Here are a few examples of chemolithotrophic pathways, any of which may use oxygen, sulfur or other molecules as electron acceptors:
Photolithotrophs obtain energy from light and therefore use inorganic electron donors only to fuel biosynthetic reactions (e. g., carbon dioxide fixation in lithoautotrophs).
Lithoheterotrophs versus lithoautotrophsEdit
Lithotrophic bacteria cannot use, of course, their inorganic energy source as a carbon source for the synthesis of their cells. They choose one of three options:
- Lithoheterotrophs do not have the possibility to fix carbon dioxide and must consume additional organic compounds in order to break them apart and use their carbon. Only a few bacteria are fully heterolithotrophic.
- Lithoautotrophs are able to use carbon dioxide from the air as carbon source, the same way plants do.
- Mixotrophs will take up and use organic material to complement their carbon dioxide fixation source (mix between autotrophy and heterotrophy). Many lithotrophs are recognised as mixotrophic in regard of their C-metabolism.
Chemolithotrophs versus photolithotrophsEdit
In addition to this division, lithotrophs differ in the initial energy source which initiates ATP production:
- Chemolithotrophs use the above-mentioned inorganic compounds for aerobic or anaerobic respiration. The energy produced by the oxidation of these compounds is enough for ATP production. Some of the electrons derived from the inorganic donors also need to be channeled into biosynthesis. Mostly, additional energy has to be invested to transform these reducing equivalents to the forms and redox potentials needed (mostly NADH or NADPH), which occurs by reverse electron transfer reactions.
- Photolithotrophs use light as energy source. These bacteria are photosynthetic; photolithotrophic bacteria are found in the purple bacteria (e. g., Chromatiaceae), green bacteria (Chlorobiaceae and Chloroflexi) and Cyanobacteria. Purple and green bacteria oxidize sulfide, sulfur, sulfite, iron or hydrogen. Cyanobacteria extract reducing equivalents from water, i.e., they oxidise water to oxygen. The electrons obtained from the electron donors are not used for ATP production (as long as there is light); they are used in biosynthetic reactions. Some photolithotrophs shift over to chemolithotrophic metabolism in the dark.
Lithotrophs participate in many geological processes, such as the formation of soil and the biogeochemical cycling of carbon, nitrogen, and other elements. Lithotrophs also associate with the modern-day issue of acid mine drainage. Lithotrophs may be present in a variety of environments, including deep terrestrial subsurfaces, soils, mines, and in endolith communities.
A primary example of lithotrophs that contribute to soil formation is Cyanobacteria. This group of bacteria are nitrogen-fixing photolithotrophs that are capable of using energy from sunlight and inorganic nutrients from rocks as reductants. This capability allows for their growth and development on native, oligotrophic rocks and aids in the subsequent deposition of their organic matter (nutrients) for other organisms to colonize. Colonization can initiate the process of organic compound decomposition: a primary factor for soil genesis. Such a mechanism has been attributed as part of the early evolutionary processes that helped shape the biological Earth.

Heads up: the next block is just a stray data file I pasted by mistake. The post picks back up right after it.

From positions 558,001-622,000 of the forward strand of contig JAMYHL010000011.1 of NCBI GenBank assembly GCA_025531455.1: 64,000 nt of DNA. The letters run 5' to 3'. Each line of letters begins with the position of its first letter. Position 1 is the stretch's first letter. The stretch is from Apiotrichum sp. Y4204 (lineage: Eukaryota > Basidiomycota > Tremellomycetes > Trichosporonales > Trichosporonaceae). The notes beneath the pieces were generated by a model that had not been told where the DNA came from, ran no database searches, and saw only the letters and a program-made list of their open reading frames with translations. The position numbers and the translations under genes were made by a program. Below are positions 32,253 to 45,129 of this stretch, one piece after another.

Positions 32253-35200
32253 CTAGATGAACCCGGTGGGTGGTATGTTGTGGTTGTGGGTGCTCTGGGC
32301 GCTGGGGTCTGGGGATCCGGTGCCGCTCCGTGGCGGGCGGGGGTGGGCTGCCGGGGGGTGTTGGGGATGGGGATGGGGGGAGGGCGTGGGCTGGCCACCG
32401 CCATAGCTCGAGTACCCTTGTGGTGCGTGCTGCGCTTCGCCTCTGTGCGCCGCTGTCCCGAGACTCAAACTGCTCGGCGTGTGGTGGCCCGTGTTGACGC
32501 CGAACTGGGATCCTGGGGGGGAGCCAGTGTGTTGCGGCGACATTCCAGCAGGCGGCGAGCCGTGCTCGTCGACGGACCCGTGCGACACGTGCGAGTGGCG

Biogeochemical cycling of elements is an essential component of lithotrophs within microbial environments. For example, in the carbon cycle, there are certain bacteria classified as photolithoautotrophs that generate organic carbon from atmospheric carbon dioxide. Certain chemolithoautotrophic bacteria can also produce organic carbon, some even in the absence of light. Similar to plants, these microbes provide a usable form of energy for organisms to consume. On the contrary, there are lithotrophs that have the ability to ferment, implying their ability to convert organic carbon into another usable form. Another example is the cycling of nitrogen. Many lithotrophic bacteria play a role in reducing inorganic nitrogen (nitrogen gas) to organic nitrogen (ammonium) in a process called nitrogen fixation. Likewise, there are many lithotrophic bacteria that also convert ammonium into nitrogen gas in a process called denitrification. Carbon and nitrogen are important nutrients, essential for metabolic processes, and can sometimes be the limiting factor that affects organismal growth and development. Thus, lithotrophs are key players in both providing and removing these important resource.
Acid Mine DrainageEdit
Lithotrophic microbes are responsible for the phenomenon known as acid mine drainage. Typically occurring in mining areas, this process concerns the active metabolism of energy-rich pyrites and other reduced sulfur components to sulfate. One example is the acidophilic bacterial genus, A. ferrooxidans, that utilize iron(II) sulfide (FeS2) and oxygen (O2) to generate sulfuric acid. The acidic product of these specific lithotrophs has the potential to drain from the mining area via water run-off and enter the environment.
Acid mine drainage drastically alters the acidity (pH values of 2 - 3) and chemistry of groundwater and streams, and may endanger plant and animal populations downstream of mining areas. Activities similar to acid mine drainage, but on a much lower scale, are also found in natural conditions such as the rocky beds of glaciers, in soil and talus, on stone monuments and buildings and in the deep subsurface.
It has been suggested that biominerals could be important indicators of extraterrestrial life and thus could play an important role in the search for past or present life on the planet Mars. Furthermore, organic components (biosignatures) that are often associated with biominerals are believed to play crucial roles in both pre-biotic and biotic reactions.